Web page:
Philosophical Neuroethics: A Personalist Approach. Volume 1
by James Beauregard (Rivier University)
Purchase this book
(click here to change currency)
'Philosophical Neuroethics: A Personalist Approach' is an essential and interesting book. It deals with a topic that is in the center of attention of the contemporary scientific community but at the same time raises many questions in humanities. James Beauregard presenting neuroethics in the light of philosophy helps us to understand that this theme concerns the whole human being and not only part of it (i.e., brain, neurons, and neural systems). He points out that neuroethics is about the human person and an adequate grasp of the latter may lead us to understand the proper role of the former. In the book, the author tries to reconcile sciences and humanities, at least to a limited extent. By doing that he saves from a continually expanding gap between what sciences informs us about and what we know about ourselves from thinking and deliberation. Looking from the other side, Beauregard’s book makes us realize that the philosophy of the human person is very promising and may offer us new perspectives when it is conducted in a close relationship with exact sciences. 'Philosophical Neuroethics: A Personalist Approach' broadens our perception of who we are, and hence I highly recommend it.
Professor of Philosophy, The Pontifical University of John Paul II, Cracow, Poland
James Beauregard’s book "Philosophical Neuroethics" offers a refreshing and original perspective on contemporary neuroethics. Arguing that the empiricist philosophy and consequentialist ethics which form the basis of much current neuroethics are inadequate to the task, Beauregard sets out to develop a more adequate philosophical foundation drawing on personalist philosophy and virtue ethics.
Beauregard sets out to advocate this personalist approach to a wide-ranging readership, including general readers and those whose training is predominantly neuroscientific rather than philosophical. In order to do so, he presents a broad sweep of Western philosophical history from antiquity to the present and does so clearly and accessible.
As Beauregard persuasively argues, this offers an attractive alternative to an often philosophically impoverished contemporary neuroethical discourse.
Neil Messer BSc, MA, PhD, FHEA
Professor of Theology, Department of Theology, Religion and Philosophy, University of Winchester, UK
Neuroethics is a theoretical and practical discipline that considers the many ethical issues that arise in neuroscience. From its inception, the field has sought to develop an ethical vision from within the confines of science, a task that is both misguided and, in the end, impossible. Providing a solid theoretical foundation for neuroethics means looking to other sources, most specifically to philosophy. In this groundbreaking work, the author examines the current underpinnings of neuroethical thinking and finds them inadequate to the task of neuroethics – to think ethically about persons, technology and society.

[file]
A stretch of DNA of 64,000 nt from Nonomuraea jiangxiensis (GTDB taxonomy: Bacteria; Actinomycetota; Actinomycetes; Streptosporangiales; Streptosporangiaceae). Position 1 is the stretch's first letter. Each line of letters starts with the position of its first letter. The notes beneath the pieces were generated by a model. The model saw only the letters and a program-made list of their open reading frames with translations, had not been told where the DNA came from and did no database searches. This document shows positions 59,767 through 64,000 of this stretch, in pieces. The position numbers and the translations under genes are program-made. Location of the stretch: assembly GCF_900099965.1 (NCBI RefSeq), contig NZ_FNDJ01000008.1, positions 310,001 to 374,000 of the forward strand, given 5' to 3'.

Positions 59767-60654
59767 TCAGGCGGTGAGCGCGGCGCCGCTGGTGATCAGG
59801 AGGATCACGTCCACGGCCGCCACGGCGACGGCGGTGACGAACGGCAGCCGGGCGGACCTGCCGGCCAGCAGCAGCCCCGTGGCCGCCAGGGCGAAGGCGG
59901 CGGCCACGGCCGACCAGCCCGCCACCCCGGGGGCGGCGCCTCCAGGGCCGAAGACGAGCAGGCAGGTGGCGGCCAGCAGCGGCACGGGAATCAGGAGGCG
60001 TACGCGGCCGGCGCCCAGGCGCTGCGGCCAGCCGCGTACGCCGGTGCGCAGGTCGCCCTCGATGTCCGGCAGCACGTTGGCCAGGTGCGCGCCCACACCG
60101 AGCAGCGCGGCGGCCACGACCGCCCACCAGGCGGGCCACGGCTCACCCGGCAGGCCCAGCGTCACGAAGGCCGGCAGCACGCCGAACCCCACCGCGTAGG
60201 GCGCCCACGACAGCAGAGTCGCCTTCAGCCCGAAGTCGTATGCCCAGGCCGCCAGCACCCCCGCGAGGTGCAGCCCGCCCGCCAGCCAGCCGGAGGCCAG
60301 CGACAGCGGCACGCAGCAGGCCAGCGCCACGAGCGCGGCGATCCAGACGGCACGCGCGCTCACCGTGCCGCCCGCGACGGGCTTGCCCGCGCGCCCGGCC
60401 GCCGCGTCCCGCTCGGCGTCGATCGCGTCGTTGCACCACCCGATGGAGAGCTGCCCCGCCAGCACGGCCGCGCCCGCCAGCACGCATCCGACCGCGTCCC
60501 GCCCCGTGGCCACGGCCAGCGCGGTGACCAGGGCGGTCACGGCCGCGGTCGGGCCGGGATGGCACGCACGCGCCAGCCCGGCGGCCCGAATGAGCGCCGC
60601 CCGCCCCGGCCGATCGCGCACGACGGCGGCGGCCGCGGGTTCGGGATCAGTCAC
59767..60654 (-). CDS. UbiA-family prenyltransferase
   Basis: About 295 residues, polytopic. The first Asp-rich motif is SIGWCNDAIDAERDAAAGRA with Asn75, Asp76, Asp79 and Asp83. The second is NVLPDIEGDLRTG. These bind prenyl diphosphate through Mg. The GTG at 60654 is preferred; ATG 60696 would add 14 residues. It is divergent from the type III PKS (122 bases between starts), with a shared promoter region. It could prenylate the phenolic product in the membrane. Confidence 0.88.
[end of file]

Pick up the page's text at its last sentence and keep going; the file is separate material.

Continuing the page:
Grounded in the physicalist and deterministic presuppositions of contemporary science, and drawing on utilitarian thought, neuroethics as currently conceived lacks the ability to develop a robust and adequate notion of persons and of ethics. Philosophical Neuroethics examines the historical reasons for this state of affairs, for the purpose of proposing a more viable alternative – drawing on the tradition of personalism for a more adequate metaphysical, epistemological, anthropological and ethical vision of the human person and of ethics that can serve as a solid foundation for the theory and practice of neuroethical decision making as it touches on the neurologic and psychiatric care of individuals, our philosophy of technology and the social implications of neuroscience that touch on public policy, neurotechnology, the justice system and the military.
Drawing on the personalist philosophical tradition that emerged in the twentieth century in the works of Mounier, Maritain, Guardini, Wojtyla, and the Modern Ontological Personalism of Juan Manuel Burgos, Philosophical Neuroethics brings to light the limitations of contemporary neuroethical thinking and sets forth a comprehensive vision of the human person capable of interacting with the contemporary questions raised by neuroscience and technology.
Foreword by Juan Manuel Burgos
Chapter 1 Why Philosophy? Foundations
Chapter 2 Neuroethics Today: Theory and Practice
Chapter 3 The Beginning of Ethics: Virtue Ethics
Chapter 4 Ethics in the Modern World
Chapter 5 Personalism
Chapter 6 Modern Ontological Personalism
Chapter 7 Personalist Neuroethics: A New Proposal
Chapter 8 Personalism, Neuroethics, and Technology
Chapter 9 A Look Back and a Look Ahead: Practical Neuroethics
James Beauregard PhD is a clinical neuropsychologist specializing in geriatric neuropsychology. He works as a clinician in a geropsychiatry practice and also teaches at graduate level in the areas of Biological Bases of Behavior, Ethics, Aging and Educational Neuroscience. He is a member of the International Neuroethics Society and the International Conference on Persons.